Time bomb council tax after corona virus: The debt mountain of Scotland doubles in five years



In five years, the Council tax debt mountain in Scotland has doubled as concerns rise that the coronavirus pandemic will intensify a credit crisis.

Official figures show that in March 2020, the amount of council tax remaining in 2019/20 was £ 108 million. The debt was already £59.743 million in 2015/16.

The sum actually unpaid in Scotland’s council tax, which has contributed to the persecution of tens of thousands of families, is adequate to pay for almost four NHS Nightingale Hospitals.

To fill a £ 500 million black hole in local government revenue, Scots face major tax rises.

Citizens Advice Scotland (CAS) has warned of a “explosion” in council tax debt, finding that the number one debt concern that the network sees is council tax debt.

It says it would like to see more assistance for those who have fallen into debt, which could be through Citizens Advice Scotland, which could be dedicated to paying the expense of writing off such debts or creating a Council Tax Hardship Fund through the Scottish government.

Examination of CAS figures for 2019/20 reveals that 2,257 individuals with a complicated issue of council tax debt sought assistance from the network of Citizens Advice and owed a total of £ 6.8 million in council tax arrears.

When someone has several debts, a complicated debt issue is

Worryingly, the average debt is over £ 3,000 – almost three times the £ 1,201 average council tax bill.

As payment holidays and exemptions are phased out, the charity is worried that council tax debt will increase even more in 2021.

This will push more individuals to lower incomes and put intense pressure on the decisions of households about which bills to pay, especially council tax.

Scots are facing massive tax hikes to fill a deficit of £ 500m.

CAS urges people to take advantage of the Council Tax Reduction Scheme of the Scottish Government, which will help minimize potential payments. It can provide backdating of up to six months for certain individuals, too.

Scotland is potentially facing an explosion in Council Tax Debt in 2021, said Myles Fitt, CAS spokesperson for financial health.

Poor enough are the pre-pandemic estimates, but the real concern is that Covid-19 is going to make it even worse.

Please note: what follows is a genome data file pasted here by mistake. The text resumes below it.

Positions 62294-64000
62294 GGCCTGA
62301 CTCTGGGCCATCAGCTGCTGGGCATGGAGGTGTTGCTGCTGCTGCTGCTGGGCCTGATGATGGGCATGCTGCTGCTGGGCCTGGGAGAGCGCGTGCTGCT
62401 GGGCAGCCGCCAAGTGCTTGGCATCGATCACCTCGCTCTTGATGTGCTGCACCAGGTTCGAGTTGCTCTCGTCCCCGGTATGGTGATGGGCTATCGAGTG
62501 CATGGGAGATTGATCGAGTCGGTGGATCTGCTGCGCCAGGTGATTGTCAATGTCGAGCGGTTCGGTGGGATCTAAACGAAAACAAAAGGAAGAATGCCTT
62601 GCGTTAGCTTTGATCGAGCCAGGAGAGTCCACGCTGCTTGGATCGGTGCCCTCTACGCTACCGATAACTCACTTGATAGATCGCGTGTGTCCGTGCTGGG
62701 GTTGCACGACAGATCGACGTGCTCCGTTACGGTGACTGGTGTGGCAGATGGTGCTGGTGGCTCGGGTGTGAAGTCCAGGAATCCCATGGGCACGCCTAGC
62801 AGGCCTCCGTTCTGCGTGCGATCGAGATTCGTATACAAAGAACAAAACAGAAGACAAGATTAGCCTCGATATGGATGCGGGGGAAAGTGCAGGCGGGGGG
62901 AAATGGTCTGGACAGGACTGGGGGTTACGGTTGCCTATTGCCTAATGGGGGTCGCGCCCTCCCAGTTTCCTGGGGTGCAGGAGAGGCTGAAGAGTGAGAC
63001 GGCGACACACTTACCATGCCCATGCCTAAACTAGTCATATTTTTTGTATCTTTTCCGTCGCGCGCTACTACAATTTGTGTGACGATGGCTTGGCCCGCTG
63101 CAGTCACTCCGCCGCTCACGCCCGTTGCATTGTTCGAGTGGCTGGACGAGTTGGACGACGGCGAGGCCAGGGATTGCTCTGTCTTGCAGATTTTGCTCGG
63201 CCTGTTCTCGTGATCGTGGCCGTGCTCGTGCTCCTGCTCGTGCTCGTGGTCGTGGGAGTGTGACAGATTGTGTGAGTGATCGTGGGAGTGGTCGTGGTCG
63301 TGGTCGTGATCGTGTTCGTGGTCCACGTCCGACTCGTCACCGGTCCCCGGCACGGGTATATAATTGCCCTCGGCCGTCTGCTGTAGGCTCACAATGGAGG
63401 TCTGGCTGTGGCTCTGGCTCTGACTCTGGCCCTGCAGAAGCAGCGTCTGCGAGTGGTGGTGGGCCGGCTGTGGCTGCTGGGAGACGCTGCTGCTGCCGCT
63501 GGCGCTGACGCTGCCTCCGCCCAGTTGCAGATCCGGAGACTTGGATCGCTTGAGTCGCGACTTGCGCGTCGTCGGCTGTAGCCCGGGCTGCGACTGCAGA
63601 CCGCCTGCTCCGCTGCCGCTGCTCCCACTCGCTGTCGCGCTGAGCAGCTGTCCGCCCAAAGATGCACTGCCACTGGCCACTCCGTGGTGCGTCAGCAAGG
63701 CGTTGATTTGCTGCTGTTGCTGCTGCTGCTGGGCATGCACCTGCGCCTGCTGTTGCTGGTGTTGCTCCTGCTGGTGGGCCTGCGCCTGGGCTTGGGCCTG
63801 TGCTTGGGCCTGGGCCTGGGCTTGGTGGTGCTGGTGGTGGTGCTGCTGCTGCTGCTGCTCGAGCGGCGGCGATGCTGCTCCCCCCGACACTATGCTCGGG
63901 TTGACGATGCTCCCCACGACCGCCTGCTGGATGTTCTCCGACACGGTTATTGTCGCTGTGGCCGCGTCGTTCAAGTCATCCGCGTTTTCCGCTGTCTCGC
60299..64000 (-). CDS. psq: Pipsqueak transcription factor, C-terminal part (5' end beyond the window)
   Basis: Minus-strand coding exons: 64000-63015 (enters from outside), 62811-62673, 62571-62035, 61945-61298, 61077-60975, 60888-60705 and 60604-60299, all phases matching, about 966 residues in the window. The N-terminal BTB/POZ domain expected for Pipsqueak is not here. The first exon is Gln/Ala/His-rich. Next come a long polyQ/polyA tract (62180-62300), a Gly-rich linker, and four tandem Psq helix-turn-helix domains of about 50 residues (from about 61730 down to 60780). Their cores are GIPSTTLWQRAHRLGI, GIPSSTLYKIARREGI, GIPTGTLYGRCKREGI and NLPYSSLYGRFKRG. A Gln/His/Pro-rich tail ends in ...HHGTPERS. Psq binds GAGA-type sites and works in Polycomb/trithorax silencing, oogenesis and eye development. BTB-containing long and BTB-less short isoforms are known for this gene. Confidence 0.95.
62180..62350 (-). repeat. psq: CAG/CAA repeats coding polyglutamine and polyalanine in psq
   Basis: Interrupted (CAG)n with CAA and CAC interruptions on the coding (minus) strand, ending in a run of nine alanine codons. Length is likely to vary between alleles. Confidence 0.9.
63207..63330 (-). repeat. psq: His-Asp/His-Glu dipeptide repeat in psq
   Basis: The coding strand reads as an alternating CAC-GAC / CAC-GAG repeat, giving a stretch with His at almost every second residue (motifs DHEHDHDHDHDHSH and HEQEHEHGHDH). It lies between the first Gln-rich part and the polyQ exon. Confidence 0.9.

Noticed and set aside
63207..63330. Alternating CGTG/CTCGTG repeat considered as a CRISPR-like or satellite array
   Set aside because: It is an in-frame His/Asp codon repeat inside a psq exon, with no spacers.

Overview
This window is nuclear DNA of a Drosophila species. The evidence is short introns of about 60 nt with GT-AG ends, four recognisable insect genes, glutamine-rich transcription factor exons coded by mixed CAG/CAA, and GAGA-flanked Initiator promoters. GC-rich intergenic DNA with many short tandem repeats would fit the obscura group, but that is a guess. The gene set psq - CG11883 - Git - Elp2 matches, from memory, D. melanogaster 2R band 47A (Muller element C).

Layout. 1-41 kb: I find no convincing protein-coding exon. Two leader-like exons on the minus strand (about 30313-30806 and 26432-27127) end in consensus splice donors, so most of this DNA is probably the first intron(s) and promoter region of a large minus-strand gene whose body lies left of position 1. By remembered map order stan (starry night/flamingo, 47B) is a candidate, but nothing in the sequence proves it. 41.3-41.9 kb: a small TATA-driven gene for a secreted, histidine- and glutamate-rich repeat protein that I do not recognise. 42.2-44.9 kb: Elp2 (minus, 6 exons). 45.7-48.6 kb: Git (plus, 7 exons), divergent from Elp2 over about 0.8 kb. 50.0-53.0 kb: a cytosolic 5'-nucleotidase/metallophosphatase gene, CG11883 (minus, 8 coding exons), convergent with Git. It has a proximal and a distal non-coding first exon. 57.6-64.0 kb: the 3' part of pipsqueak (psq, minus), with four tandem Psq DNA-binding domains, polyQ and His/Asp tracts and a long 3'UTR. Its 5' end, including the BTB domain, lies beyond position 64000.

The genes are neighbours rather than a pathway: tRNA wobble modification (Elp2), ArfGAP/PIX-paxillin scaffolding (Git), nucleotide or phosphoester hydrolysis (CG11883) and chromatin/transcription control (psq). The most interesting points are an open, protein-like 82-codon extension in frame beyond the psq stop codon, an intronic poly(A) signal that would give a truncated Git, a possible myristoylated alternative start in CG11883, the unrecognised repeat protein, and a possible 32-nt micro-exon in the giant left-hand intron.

Councils around Scotland were very compassionate to those in difficulty with council tax payments and the payment breaks were very welcome in the first six months of the pandemic. This has, however, contributed to the building of arrears, arrears that would be difficult to pay for the many people who have suffered a decline in income over this time due to unemployment or decreased working hours.

For some, this issue will not occur until 2021, when economic strains on personal finances will be felt, as the holiday scheme and payment support measures will come to an end at the end of April, ironically the same month as the first tax payments to the Council are due in the new fiscal year.

“Action is needed to prevent council tax debt – already the number one debt problem seen by the Citizens Advice network – from becoming an even bigger problem next year.”

Aberdeen City Council is the council with the highest issues with council tax collection, according to official estimates, failing to raise 6.4 percent of the sums due, followed by East Ayrshire and North Ayrshire (6 percent), North Lanarkshire (5.9 percent), Dundee City (5.8 percent) and Glasgow City (5.6 percent ).

Stirling, which did not collect 2.2 percent of the invoiced council tax, is the local authority with the best collection record, followed by Orkney (2.3 percent), East Renfrewshire (2.5 percent), Angus (2.6 percent) and Perth and Kinross and Shetland (2.9 percent ). In September, the Scottish Local Authorities Convention (COSLA) demanded the abolition of the three percent limit on the rate of council tax that councils can set.

It said that, as authorities warn of “devastating” financial gaps, £ 500 million in extra funding will be required to help Scottish councils cope.

The demands were part of a recent paper on the Blueprint for Local Government in which


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